Advantages of the device 2 reside in the fact that the dilation performed by the blades 22 ensures a uniform opening of the stoma, including skin and tracheal tissue. This also reduces the risk of post-procedure complications. Another advantage is that there is no need to use blind insertion of long dilators (e.g. using the prior art the Blue Rhino device) into the trachea, which is associated with complications, such as posterior tracheal wall perforation, anterior tracheal wall damage, and cartilage ring fracture. The methods described herein also reduce the risk of posterior tracheal wall rupture since it is not necessary to apply downward pressure on the anterior tracheal wall for dilation.

Claims (20)

The invention claimed is:
1. A stoma-creating apparatus for creating a stoma in a subject, the apparatus comprising:
first and second members; and
a plurality of dilation means provided on at least one of the first member and the second member, each dilation means comprising a body section and a blade extending from the body section, wherein each blade defines a single groove that extends in a substantially parallel direction with respect to the elongate axis of the blade, and wherein each blade has a distal end that is beveled to a tip,
wherein, in use, upon respective movement of the first and second members, the stoma-creating apparatus is arranged to move between (i) a first closed configuration in which the plurality of dilation means is substantially closed, and the grooves on the blades of the body sections of the plurality of dilation means collectively create a single channel in which a guide wire can be accommodated, and the tips of the blades meet to form a single pointed end to further ease insertion into the subject, and (ii) a second open configuration in which the plurality of dilation means are substantially dilated, thereby creating a stoma in the subject.
2. The apparatus according to claim 1, wherein the apparatus is a tracheostomy apparatus.
3. The apparatus according to claim 1, wherein at least one of the first member and the second member comprises a ring-shaped body and a handle.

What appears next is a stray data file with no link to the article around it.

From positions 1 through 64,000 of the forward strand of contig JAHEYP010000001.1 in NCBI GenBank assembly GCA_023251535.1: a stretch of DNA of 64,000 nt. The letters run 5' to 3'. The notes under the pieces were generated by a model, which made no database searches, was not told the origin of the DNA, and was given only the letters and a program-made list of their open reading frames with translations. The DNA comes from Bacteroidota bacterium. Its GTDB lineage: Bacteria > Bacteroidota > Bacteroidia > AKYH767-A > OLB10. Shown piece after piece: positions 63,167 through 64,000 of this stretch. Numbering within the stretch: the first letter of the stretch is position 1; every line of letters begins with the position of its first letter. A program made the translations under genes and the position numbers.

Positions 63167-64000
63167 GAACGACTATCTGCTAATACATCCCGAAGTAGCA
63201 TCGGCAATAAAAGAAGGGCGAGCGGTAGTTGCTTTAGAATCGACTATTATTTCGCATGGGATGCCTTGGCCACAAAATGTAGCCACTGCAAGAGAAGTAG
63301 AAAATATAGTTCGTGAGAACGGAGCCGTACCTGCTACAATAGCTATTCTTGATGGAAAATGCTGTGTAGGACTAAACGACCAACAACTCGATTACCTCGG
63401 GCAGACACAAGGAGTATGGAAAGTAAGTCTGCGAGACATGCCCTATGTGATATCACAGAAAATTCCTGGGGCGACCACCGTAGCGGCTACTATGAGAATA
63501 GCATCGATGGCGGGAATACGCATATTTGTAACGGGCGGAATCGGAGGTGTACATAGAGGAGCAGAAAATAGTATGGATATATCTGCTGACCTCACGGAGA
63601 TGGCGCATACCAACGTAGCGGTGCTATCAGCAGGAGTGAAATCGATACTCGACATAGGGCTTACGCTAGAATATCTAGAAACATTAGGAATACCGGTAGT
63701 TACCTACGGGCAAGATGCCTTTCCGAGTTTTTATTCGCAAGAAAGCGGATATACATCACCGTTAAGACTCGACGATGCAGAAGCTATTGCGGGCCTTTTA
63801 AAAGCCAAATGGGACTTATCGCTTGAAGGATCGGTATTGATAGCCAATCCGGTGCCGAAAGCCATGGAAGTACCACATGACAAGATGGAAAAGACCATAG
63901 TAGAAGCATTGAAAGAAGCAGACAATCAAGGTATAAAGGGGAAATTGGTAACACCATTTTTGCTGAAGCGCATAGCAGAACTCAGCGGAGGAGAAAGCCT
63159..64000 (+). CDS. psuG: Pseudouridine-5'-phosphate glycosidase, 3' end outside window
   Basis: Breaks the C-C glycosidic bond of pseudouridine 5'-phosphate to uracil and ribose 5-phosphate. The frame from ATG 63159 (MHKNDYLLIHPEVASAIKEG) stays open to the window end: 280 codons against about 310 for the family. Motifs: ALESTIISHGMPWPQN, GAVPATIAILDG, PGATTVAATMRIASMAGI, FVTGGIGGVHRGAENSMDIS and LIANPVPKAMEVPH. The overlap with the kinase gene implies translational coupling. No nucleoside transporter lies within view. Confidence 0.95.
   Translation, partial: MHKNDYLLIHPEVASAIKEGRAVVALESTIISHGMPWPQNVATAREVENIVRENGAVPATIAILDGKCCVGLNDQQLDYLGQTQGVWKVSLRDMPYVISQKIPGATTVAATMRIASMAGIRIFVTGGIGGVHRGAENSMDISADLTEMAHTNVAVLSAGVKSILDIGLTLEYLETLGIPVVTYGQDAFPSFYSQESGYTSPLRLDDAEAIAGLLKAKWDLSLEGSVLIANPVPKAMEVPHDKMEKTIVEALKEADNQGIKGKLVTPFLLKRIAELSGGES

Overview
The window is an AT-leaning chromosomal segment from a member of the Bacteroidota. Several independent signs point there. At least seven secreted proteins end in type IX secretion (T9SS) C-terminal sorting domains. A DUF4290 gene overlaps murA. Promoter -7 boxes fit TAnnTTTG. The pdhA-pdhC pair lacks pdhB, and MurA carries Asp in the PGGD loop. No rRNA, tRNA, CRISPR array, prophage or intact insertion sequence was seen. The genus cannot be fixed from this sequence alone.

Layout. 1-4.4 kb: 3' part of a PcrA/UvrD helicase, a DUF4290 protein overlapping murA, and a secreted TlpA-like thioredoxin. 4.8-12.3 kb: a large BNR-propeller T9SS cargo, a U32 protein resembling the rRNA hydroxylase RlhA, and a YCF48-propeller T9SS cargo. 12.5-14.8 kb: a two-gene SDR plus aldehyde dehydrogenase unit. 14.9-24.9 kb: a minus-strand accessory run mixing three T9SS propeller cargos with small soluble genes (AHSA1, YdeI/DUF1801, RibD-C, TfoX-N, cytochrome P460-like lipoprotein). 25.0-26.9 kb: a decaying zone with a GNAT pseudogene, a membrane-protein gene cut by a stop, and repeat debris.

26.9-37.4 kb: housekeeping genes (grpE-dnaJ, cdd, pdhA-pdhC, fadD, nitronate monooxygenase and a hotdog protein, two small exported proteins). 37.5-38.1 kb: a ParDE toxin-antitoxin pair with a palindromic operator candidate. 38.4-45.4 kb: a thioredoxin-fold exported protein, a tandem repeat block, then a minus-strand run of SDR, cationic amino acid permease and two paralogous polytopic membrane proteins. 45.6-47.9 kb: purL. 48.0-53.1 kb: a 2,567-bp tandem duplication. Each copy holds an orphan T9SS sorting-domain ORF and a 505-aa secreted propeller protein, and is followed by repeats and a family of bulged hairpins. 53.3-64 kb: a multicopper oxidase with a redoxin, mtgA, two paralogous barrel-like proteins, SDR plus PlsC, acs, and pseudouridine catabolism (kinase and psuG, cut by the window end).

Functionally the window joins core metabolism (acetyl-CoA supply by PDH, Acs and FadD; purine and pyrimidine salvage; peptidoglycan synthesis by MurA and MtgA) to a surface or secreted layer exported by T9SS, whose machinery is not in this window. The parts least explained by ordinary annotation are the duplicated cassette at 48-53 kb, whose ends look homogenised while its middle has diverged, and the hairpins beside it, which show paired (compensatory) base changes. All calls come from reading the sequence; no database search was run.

4. The apparatus according to claim 3, wherein the bodies of the first and second members are rotatably attached to each other such that they are capable of moving between the open and closed configurations.
5. The apparatus according to claim 4, wherein the plurality of dilation means is arranged, in use, to engage with the subject and dilate to form the stoma, as the apparatus is moved from the closed configuration into the open configuration.
6. The apparatus according to claim 4, wherein an outer side of each blade is substantially curved so as to form a cylindrical shape when adjacent blades are brought together when the apparatus is in the first configuration, and wherein an inner side of the blade is beveled to allow for a close fitting to an adjacent blade when the apparatus is in the first configuration.
7. The apparatus according to claim 1, wherein the body section of each dilation means defines a plane, and wherein the blade of each dilation means extends at an angle of between 70° and 110° with respect to the plane of the body section of the dilation means.
8. The apparatus according to claim 1, wherein the first member comprises one or more guide slots, wherein the one or more guide slots of the first member are arranged to slidably receive the plurality of dilation means, and wherein the one or more guide slots of the first member extend radially outwardly from an inner portion towards a periphery of the first member.
9. The apparatus according to claim 8, wherein the body section of each dilation means is arranged, in use, to slide along its corresponding guide slot as the apparatus is moved between the open and closed configurations.
10. The apparatus according to claim 8, wherein the second member comprises one or more guide slots, wherein the one or more guide slots of the second member are arranged to receive the plurality of dilation means.
11. The apparatus according to claim 10, wherein the one or more guide slots of the second member are arranged to receive a protrusion or pin extending out of the body section of a dilation means of the plurality of dilation means.
12. The apparatus according to claim 11, wherein the one or more guide slots of the second member extend at an angle from an inner portion towards a periphery of the second member, and wherein the one or more guide slots of the second member are non-linear.
13. The apparatus according to claim 11, wherein the radial distance of an inner end of the one or more guide slots of the second member is less than the radial distance of the opposite outer end of the one or more guide slots of the second member.